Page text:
Miles Teller is a fine enough actor (my respect for his craft goes back to Rabbit Hole), but he’s no Ray Liotta, nor is David anywhere near Henry Hill. David never does get any illicit charge out of what he does. He’s in it only for the money, whereas Efraim is an appetitive Id who wants to be an American bad-ass. As antically funny as Jonah Hill is in the role, his coruscating work in Scorsese’s The Wolf of Wall Street dwarfs this; he simply doesn’t have the script (or the director) to let his freak flag fly, nor does he have any drop-dead-funny lines to touch Wolf’s “Smoke some crack with me, bro” or the one that never fails to make me lose it, “I’m never eating at Benihana again, I don’t care whose birthday it is.” In the end, Efraim is a tired dark mirror on David, who doesn’t have the personality to make us care whether he gains the world or loses his soul.

Of the movies to walk down the mean streets of war profiteering (including William Friedkin’s Deal of the Century and Andrew Niccol’s Lord of War), the most resonant one, to me, was the John Cusack-meets-Naomi-Klein satire War Inc., which saw war as a ludicrous but horrid mash-up of empty pop culture and opportunistic scorpions. I wish more people would go back and look at that film. War Dogs isn’t nearly as radical. It has no point of view about the war (Iraq/Afghanistan) or about gunrunning. In what amounts to an extended cameo, Bradley Cooper turns up in a few scenes as a glowering, stubbled rock star of a gunrunner whose presence on a terrorist watchlist has reduced him to being a middle man. Cooper’s suave professionalism is welcome. It shows one committed path the movie could have taken, one in which the stakes were larger than whether a friendship-by-convenience will survive the rigors of scamming armies the world over.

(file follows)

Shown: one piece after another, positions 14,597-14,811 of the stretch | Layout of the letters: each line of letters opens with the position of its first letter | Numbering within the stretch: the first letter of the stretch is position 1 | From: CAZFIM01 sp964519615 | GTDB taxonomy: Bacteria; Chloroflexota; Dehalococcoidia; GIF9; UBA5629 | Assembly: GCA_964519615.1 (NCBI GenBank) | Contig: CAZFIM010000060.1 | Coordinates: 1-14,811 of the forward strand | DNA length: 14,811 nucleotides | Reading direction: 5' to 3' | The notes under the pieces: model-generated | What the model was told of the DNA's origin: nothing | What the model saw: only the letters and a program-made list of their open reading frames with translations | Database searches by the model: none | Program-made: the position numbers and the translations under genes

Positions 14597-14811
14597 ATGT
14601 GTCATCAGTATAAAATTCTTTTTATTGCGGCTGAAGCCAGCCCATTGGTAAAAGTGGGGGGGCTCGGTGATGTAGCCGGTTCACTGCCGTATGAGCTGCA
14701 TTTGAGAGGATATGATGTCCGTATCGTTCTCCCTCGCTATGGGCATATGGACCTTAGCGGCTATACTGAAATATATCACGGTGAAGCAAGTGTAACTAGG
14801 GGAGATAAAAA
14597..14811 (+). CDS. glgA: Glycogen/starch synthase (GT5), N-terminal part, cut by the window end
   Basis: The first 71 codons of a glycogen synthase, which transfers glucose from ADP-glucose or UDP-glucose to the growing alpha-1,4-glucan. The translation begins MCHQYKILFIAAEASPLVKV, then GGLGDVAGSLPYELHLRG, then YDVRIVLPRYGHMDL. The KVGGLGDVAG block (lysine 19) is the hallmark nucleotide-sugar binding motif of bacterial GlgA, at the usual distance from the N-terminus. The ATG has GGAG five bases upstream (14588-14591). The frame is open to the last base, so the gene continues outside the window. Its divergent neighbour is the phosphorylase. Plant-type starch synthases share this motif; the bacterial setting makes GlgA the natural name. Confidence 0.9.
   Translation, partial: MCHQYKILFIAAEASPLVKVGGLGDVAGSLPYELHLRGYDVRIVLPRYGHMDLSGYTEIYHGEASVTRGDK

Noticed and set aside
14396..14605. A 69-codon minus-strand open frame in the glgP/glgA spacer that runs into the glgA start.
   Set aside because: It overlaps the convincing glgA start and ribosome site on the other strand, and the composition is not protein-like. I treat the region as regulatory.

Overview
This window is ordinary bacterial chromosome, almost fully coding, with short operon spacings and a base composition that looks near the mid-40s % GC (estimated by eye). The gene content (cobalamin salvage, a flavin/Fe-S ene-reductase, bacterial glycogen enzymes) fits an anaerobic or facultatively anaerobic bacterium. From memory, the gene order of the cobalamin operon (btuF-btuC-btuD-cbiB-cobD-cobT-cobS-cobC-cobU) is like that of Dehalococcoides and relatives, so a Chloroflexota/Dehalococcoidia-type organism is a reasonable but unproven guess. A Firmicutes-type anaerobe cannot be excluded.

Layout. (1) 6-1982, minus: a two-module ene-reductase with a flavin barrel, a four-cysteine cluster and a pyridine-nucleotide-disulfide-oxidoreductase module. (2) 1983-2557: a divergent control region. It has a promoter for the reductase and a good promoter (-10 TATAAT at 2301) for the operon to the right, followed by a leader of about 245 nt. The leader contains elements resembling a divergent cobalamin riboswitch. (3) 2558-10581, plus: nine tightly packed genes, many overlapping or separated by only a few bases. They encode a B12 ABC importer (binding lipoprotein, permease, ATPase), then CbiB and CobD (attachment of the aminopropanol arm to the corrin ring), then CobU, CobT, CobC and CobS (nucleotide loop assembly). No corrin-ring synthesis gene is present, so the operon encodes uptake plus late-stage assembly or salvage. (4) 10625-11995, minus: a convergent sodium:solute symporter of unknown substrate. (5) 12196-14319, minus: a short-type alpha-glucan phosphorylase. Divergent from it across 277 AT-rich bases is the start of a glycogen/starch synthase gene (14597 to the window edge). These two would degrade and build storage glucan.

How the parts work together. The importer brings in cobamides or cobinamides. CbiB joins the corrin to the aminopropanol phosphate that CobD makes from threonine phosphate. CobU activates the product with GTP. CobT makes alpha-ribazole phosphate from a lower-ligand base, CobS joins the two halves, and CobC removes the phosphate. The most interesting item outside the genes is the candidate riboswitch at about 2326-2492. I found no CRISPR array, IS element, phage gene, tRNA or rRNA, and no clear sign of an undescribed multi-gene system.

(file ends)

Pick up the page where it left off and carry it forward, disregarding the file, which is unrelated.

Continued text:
Batman: The Killing Joke

Posted July 30, 2016 by Rob Gonsalves
Categories: action/adventure, adaptation, animation, comic-book

killing_joke-640x356There’s a whole lot to unpack in Batman: The Killing Joke, an animated effort shown in theaters for two nights before its debut on DVD and Blu-ray this week. Based on a lionized 1988 comics story written by Alan Moore (Watchmen) and drawn by Brian Bolland, the movie supposedly asks, as the comic did, why some people respond to trauma by going mad while others get stronger. Moore’s story did this by setting up the classic antagonists Batman and the Joker as two men deformed by grief in their own ways. One man became a hero, determined to make sure no one else was murdered in an alley like his parents were. The other man became a supervillain, an anarch cackling at the cold cruelty of the universe. Dark as Batman is, he’s essentially an optimist — he believes his holy war on crime matters — while the Joker is a nihilist.